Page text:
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Abstract
Querying RDF data is viewed as one of the main applications of graph query languages, and yet the standard model of graph databases  essentially labeled graphs  is different from the triplesbased model of RDF. While encodings of RDF databases into graph data exist, we show that even the most natural ones are bound to lose some functionality when used in conjunction with graph query languages. The solution is to work directly with triples, but then many properties taken for granted in the graph database context (e.g., reachability) lose their natural meaning.
Our goal is to introduce languages that work directly over triples and are closed, i.e., they produce sets of triples, rather than graphs. Our basic language is called TriAL, or Triple Algebra: it guarantees closure properties by replacing the product with a family of join operations. We extend TriAL with recursion, and explain why such an extension is more intricate for triples than for graphs. We present a declarative language, namely a fragment of datalog, capturing the recursive algebra. For both languages, the combined complexity of query evaluation is given by lowdegree polynomials. We compare our languages with relational languages, such as finitevariable logics, and previously studied graph query languages such as adaptations of XPath, regular path queries, and nested regular expressions; many of these languages are subsumed by the recursive triple algebra. We also provide examples of the usefulness of TriAL in querying graph and RDF data.
Our goal is to introduce languages that work directly over triples and are closed, i.e., they produce sets of triples, rather than graphs. Our basic language is called TriAL, or Triple Algebra: it guarantees closure properties by replacing the product with a family of join operations. We extend TriAL with recursion, and explain why such an extension is more intricate for triples than for graphs. We present a declarative language, namely a fragment of datalog, capturing the recursive algebra. For both languages, the combined complexity of query evaluation is given by lowdegree polynomials. We compare our languages with relational languages, such as finitevariable logics, and previously studied graph query languages such as adaptations of XPath, regular path queries, and nested regular expressions; many of these languages are subsumed by the recursive triple algebra. We also provide examples of the usefulness of TriAL in querying graph and RDF data.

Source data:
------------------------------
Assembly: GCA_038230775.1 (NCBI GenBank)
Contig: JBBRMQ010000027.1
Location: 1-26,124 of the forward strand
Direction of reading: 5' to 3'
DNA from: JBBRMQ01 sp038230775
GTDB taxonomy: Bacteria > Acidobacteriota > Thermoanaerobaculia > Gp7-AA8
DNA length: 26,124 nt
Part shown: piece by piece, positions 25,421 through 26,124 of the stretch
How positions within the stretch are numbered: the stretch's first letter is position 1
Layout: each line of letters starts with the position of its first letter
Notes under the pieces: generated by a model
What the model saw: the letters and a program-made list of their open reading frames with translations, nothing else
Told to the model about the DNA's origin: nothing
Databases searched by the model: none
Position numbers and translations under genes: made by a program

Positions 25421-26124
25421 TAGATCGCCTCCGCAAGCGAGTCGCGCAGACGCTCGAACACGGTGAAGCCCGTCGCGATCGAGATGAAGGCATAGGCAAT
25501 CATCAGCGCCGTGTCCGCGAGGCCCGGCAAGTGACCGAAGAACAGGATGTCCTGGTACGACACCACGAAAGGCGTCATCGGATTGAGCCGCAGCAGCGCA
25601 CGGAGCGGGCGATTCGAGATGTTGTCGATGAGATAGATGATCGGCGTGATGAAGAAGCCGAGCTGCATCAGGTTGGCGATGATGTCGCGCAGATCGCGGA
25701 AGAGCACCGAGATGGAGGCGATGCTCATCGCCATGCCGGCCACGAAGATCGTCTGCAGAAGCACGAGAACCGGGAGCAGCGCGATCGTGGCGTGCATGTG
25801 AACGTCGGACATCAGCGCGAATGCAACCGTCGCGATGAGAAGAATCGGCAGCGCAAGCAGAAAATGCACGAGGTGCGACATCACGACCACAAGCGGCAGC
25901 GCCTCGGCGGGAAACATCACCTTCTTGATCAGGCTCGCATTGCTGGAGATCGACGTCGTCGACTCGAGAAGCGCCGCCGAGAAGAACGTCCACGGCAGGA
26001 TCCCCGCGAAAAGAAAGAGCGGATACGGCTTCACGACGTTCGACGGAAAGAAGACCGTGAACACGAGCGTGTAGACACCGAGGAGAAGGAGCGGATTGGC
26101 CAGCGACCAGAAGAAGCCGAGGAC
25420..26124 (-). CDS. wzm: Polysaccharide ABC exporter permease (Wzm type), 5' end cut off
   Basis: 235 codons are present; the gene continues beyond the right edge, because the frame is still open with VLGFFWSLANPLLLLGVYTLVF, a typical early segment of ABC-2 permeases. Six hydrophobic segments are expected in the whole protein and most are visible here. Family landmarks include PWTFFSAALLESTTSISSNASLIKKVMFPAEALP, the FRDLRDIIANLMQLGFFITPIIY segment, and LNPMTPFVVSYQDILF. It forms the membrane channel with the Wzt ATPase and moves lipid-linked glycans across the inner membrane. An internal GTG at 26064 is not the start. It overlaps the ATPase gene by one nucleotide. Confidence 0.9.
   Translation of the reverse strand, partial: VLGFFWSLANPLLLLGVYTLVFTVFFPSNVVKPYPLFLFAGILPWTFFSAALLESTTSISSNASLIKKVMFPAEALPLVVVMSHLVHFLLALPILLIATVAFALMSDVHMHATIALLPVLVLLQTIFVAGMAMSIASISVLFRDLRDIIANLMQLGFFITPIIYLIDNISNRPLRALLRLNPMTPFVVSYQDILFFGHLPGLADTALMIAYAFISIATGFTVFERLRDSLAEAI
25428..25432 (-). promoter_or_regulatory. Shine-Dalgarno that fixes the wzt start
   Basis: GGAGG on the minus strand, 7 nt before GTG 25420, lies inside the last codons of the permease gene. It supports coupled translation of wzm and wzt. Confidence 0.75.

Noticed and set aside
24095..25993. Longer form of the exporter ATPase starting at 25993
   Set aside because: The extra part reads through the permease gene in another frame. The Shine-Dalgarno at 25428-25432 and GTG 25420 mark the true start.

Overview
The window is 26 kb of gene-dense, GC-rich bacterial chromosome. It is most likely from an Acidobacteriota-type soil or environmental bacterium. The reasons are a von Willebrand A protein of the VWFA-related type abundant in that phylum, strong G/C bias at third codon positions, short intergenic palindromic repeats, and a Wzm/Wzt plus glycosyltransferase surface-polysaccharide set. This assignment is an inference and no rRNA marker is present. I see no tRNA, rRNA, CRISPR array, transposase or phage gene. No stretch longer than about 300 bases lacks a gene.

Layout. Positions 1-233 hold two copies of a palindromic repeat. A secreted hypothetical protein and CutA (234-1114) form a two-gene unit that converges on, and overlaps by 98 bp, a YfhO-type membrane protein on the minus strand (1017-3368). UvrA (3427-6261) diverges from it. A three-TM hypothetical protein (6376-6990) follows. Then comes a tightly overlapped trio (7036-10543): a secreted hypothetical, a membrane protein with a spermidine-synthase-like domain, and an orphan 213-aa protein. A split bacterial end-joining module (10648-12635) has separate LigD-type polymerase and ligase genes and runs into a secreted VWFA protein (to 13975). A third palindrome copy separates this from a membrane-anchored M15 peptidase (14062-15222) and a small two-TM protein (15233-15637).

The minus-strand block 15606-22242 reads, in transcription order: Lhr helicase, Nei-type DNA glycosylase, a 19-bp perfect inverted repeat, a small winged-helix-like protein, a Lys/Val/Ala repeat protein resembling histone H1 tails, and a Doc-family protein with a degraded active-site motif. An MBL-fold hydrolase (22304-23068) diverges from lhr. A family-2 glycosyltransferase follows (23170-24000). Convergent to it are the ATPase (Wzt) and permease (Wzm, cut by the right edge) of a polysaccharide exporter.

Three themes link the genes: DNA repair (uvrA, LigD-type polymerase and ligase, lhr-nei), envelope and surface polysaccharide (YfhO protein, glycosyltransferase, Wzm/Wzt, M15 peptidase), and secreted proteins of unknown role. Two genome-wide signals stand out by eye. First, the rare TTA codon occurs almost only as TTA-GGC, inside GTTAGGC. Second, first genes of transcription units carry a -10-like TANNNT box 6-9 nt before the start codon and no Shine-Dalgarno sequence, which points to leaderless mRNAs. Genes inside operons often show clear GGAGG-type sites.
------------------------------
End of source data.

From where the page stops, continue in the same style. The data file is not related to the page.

Original language  English 

Title of host publication  Proceedings of the 32nd ACM SIGMODSIGACTSIGART Symposium on Principles of Database Systems, PODS 2013 
Publisher  ACM 
Pages  201212 
Number of pages  12 
ISBN (Print)  9781450320665 
DOIs  
Publication status  Published  2013 
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Dive into the research topics of 'Trial for RDF: adapting graph query languages for RDF data'. Together they form a unique fingerprint.Projects
 2 Finished


XML with Incomplete Information: Representation, Querying and Applications
1/09/09 → 30/11/13
Project: Research